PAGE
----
New strategy highlights secure water supplies

07 July 2017

Ewans Hill

Wannon Water’s new 50-year forecast shows that the south-west is well placed to provide for increasing regional growth through a secure urban water outlook.

The Urban Water Strategy, which is consistent with the Victorian Government’s Water for Victoria plan, was released this week providing a detailed forecast of water demands across the region taking into account population growth, climate change and water security.

Managing Director Andrew Jeffers says the strategy recognises the inter-relationship between water, the needs of the environment and the needs of communities.

“Our ultimate aim is to create a long-term, secure water supply and sewerage services that are environmentally sustainable, socially equitable and cost-effective,” Mr Jeffers said.

“With our customers’ help and support, this strategy will contribute to a more liveable, productive and sustainable south-west Victoria for the existing community and its future generations.”

Wannon Water has 14 water supply systems that supply water to 36 towns and communities across the region. It is also responsible for residential, commercial and industrial wastewater treatment, recycling and discharge.

The overall population served by Wannon Water is projected to increase from 84,172 in 2016 to 113,472 in 2065.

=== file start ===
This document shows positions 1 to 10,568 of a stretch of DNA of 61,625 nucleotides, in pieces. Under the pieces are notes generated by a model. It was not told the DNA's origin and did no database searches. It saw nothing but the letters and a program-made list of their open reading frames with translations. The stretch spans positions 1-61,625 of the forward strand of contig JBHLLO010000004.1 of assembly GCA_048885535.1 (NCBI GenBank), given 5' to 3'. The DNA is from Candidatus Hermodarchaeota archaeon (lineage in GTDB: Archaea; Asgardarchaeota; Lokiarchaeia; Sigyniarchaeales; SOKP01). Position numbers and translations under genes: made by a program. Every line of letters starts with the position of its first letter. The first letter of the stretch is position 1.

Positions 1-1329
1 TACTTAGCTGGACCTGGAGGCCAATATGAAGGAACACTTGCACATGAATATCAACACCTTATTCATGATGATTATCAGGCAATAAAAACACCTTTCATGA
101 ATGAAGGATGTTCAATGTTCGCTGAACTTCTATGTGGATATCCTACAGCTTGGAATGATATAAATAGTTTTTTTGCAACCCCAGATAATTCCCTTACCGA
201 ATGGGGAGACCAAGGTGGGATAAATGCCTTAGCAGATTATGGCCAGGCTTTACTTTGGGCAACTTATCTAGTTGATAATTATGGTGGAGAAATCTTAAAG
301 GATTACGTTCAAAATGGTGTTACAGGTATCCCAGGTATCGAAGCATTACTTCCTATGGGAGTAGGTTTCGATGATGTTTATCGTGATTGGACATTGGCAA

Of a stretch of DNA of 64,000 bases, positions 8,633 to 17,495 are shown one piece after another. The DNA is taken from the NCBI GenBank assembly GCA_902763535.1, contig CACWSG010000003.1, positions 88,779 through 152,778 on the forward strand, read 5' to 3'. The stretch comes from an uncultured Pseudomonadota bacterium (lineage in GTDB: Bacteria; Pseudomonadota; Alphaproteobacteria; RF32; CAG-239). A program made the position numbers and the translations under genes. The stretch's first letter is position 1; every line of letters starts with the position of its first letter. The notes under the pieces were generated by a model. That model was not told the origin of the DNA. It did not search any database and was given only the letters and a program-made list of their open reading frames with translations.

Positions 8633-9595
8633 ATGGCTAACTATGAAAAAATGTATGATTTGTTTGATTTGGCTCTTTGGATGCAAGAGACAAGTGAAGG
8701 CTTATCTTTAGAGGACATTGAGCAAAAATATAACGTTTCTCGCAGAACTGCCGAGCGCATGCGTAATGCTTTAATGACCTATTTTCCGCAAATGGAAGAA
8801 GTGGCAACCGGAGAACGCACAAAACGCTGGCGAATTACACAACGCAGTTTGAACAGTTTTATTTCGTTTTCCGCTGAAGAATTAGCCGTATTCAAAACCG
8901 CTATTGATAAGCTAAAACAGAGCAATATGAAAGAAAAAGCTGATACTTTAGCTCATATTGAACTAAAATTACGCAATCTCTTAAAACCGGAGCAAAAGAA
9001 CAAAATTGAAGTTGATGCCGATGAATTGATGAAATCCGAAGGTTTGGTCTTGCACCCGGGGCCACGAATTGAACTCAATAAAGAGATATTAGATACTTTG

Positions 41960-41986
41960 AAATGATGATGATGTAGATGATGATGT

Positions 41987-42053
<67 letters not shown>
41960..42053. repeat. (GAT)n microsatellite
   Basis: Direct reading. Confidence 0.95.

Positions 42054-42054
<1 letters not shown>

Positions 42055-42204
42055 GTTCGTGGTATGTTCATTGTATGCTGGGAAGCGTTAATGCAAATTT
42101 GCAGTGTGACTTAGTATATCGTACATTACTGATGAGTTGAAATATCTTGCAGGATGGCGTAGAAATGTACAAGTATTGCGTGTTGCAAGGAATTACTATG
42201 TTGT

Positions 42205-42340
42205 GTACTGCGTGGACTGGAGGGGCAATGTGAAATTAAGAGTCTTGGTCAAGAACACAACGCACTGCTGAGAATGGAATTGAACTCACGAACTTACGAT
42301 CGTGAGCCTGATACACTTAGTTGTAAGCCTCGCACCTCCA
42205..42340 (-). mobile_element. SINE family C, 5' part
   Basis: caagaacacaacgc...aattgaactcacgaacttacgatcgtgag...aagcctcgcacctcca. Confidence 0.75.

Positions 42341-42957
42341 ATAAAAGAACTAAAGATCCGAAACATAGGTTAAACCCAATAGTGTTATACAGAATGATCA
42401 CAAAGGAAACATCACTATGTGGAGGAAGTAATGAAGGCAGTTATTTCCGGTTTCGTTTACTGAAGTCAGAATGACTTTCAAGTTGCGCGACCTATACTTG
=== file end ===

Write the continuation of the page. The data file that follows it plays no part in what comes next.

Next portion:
The strategy also predicts a rapid growth in total demand over the next five years from the corporation’s 13 major customers. They comprise mainly milk and food processors who use 25 per cent of the region’s total water consumption.

Residential customers across the region used a total of 5278 megalitres in 2015/16, well below the figure of 6786ML a decade prior. In the same period, residential water use dropped by three per cent to 173 litres per person per day, reflecting concerted engagement with the public about water efficiency.

“The continuation of successful public education and awareness campaigns on the need to conserve this precious resource is a must, with an ongoing focus on household appliances and garden watering,” Mr Jeffers said.

The strategy shows that groundwater-supplied systems will have sufficient supply to meet projected demand for the next 50 years. Of the surface water systems, Glenthompson requires augmentation in coming years to avoid water restrictions if demand increases or supply falls.

“Overall, Wannon Water is in an enviable position as no other augmentation works are required to be undertaken during the next five years to meet the forecast demand for water,” Mr Jeffers said.

However, if a high-demand scenario was to eventuate in regions supplied by the Otway System, which is by far the largest of Wannon Water’s systems, its augmentation would be required as early as 2028.”

The innovative Warrnambool Roof Water Harvesting Project is already alleviating demand from the Otway System, with 100 per cent of the water for the Russells Creek growth corridor provided by the annual volume harvested from residential roofs.

This project will expand over the next 30 years as land north-east of Warrnambool continues to be subdivided for residential development. There are also plans to bring an existing emergency relief bore at Curdievale fully online to cater for Warrnambool’s future growth.

Warrnambool’s Sewage Treatment Plant is set to be upgraded in the next five years after an extensive assessment of the best option to deal with growth in major customer wastewater and future growth of residential customers.

The Urban Water Strategy was prepared in consultation with customers, local councils, industry, businesses, other water agencies and traditional owner groups.